Same with SuSE and I can tell you I’m running ver. 10.0 on my Celeron 500 MHz Compaq Deskpro ( low -end system with only 256 Mb SDRAM).
And thank God I don’t have to worry about minimum hardware requirements to have everything I really need from my machines.
Sure machines are prone to break but it has nothing to do with Microsoft obsolescence policy nor mania for great or grandiose performance.
Are we going to setup computer clusters in near future just to open a wordprocessor?
2006-09-14 12:05 pmcyclops
Couple of things, This comment is especially strange considering the posts on *memory* requirements.
One of the advantages to why there are many distributions of Linux is that they have different one tailored to different needs. Damn small linux is the star in this area, and will run on a very limited machine.
Even if you run linux. Its a very Microsoft world. Linux will be greatly affected my the launch of vista. I hope it will spur on developers to innovate more. Obviously the bundling of IE7 could affect whether I could access certain web sites, The bundling of Media player decides on whether I can download or play content from amazon. The bundling of MSN decides how I communicate with my friends. In the instance of needing a high powered machine I am hoping this will drop computing prices again.
2006-09-14 1:50 pmaent
Yes, but there is a difference between not working with 10+ year old hardware and 5 year old hardware, 1 year old hardware, and only working with hardware very expensive today.
My pentium 3m with a nvidia geforce 2go runs the latest beta version of ubuntu, with all of the affects enabled, with absolutely no problems and is still decently fast. And its just getting better as well… I can’t run games (well, most, older games work) or anything because the little power the GPU has is sucked up by Xgl and Google Earth is too slow to be usable, but for nearly everything else including all of the Xgl affects, its great.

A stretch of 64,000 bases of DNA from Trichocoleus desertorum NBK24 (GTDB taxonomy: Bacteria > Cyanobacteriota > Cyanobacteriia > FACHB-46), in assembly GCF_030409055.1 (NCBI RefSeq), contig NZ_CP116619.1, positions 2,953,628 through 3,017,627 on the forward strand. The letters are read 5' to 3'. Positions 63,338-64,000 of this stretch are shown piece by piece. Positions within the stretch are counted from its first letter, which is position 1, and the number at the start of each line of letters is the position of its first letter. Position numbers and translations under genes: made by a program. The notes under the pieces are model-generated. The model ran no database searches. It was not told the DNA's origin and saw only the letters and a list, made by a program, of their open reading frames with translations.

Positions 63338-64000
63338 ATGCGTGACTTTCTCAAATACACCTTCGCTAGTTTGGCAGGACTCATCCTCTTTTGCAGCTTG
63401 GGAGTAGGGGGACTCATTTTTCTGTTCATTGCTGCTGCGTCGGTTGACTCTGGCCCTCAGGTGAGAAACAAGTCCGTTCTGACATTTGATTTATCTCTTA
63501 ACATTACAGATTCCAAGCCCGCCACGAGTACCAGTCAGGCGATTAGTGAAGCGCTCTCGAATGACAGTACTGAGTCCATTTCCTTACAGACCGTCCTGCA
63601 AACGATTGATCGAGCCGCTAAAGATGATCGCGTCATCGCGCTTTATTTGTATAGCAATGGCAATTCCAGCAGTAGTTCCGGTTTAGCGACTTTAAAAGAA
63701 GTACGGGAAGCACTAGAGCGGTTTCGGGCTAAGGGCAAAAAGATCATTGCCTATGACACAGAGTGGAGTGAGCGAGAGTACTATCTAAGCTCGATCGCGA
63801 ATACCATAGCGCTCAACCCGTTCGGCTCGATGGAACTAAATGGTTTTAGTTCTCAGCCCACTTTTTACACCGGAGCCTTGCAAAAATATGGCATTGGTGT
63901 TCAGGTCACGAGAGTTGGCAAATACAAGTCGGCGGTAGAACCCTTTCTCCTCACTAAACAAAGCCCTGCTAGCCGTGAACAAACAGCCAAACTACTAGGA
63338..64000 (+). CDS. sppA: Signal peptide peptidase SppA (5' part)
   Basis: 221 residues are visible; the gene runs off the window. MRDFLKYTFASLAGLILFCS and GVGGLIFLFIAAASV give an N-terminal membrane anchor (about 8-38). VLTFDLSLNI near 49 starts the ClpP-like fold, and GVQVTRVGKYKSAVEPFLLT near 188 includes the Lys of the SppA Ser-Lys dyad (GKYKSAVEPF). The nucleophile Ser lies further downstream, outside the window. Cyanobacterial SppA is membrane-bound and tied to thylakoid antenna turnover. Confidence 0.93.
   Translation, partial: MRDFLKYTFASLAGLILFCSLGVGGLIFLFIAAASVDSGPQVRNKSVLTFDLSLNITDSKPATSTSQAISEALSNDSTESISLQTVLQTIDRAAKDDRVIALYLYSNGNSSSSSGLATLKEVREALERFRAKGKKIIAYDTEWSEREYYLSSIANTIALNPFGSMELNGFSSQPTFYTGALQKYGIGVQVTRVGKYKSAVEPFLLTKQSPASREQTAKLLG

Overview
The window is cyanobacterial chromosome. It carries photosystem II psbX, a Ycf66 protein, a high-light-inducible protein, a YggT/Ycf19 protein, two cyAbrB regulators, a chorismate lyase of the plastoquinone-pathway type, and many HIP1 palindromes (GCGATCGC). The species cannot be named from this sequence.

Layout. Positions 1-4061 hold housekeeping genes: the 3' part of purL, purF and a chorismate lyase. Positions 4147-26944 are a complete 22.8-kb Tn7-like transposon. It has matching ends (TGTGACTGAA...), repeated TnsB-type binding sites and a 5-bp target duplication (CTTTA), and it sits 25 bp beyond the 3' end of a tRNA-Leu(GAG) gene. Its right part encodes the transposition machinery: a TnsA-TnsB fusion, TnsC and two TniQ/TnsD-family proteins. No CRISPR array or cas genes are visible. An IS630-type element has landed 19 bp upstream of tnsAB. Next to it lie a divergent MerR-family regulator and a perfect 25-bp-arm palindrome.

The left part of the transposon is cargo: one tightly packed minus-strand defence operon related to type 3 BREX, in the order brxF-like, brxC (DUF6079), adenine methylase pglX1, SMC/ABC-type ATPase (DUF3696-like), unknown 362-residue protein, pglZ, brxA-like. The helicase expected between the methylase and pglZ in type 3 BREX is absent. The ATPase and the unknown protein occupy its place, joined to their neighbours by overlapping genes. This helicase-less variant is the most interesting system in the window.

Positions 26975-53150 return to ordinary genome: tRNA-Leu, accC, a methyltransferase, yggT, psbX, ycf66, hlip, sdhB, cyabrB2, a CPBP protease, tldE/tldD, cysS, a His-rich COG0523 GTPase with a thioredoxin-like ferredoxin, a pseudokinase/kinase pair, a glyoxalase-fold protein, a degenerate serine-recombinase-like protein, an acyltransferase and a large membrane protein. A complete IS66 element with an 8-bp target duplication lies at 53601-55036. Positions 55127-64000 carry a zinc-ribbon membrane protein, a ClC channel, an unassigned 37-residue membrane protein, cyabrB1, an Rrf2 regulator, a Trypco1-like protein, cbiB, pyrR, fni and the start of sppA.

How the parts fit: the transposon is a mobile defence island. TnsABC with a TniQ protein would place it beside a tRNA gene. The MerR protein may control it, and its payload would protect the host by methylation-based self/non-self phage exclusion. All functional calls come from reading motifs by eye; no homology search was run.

I spent $1k on my box, and got a 4.8 for the CPU (3800+ X2 windsor). I don’t think they like dual-core AMD that much. It seems to run Vista just fine, though.
All the other scores were 5.3 (video- 7600gt) or better. Amusingly, my system gets 5.5 on memory transfers, also using 2gb of DDR2-800 memory.
I have to say that buying an operating system for 40% of the cost of my system doesn’t exactly fill me with glee. Vista is overpriced.
Microsoft would look much better selling the “Home” and the “Business” version, then make various add-ons cheap to buy electronically. Then they can complain that it’s all the evil Department of Justice’s fault that they couldn’t ship a “complete” OS.
2006-09-14 1:20 amSouthern.Pride
Overpriced to who’s standards?
In a free market a vendor can price software at what they want. Then the end ‘customer’ can take it or leave it.
However, how many people build machines who will purchase Vista in a store? None more than likely, when you are buying parts you can buy the FULL version at the OEM price a lot cheaper.
I do not care how much it is because I run Linux, so it does not bother me if it is $60+200 or so. I have a laptop supplied to me from work & workstation both loaded with Linux (Fedora) with citrix services for logging in.
2006-09-14 3:39 amfrrossk
If you are running Linux, and you do not care about Vista pricing, what’s all this advocacy about Vista? You make me think you are running Windows on your workstations, not Linux…
2006-09-14 3:00 amNotParker
“I have to say that buying an operating system for 40% of the cost of my system doesn’t exactly fill me with glee.”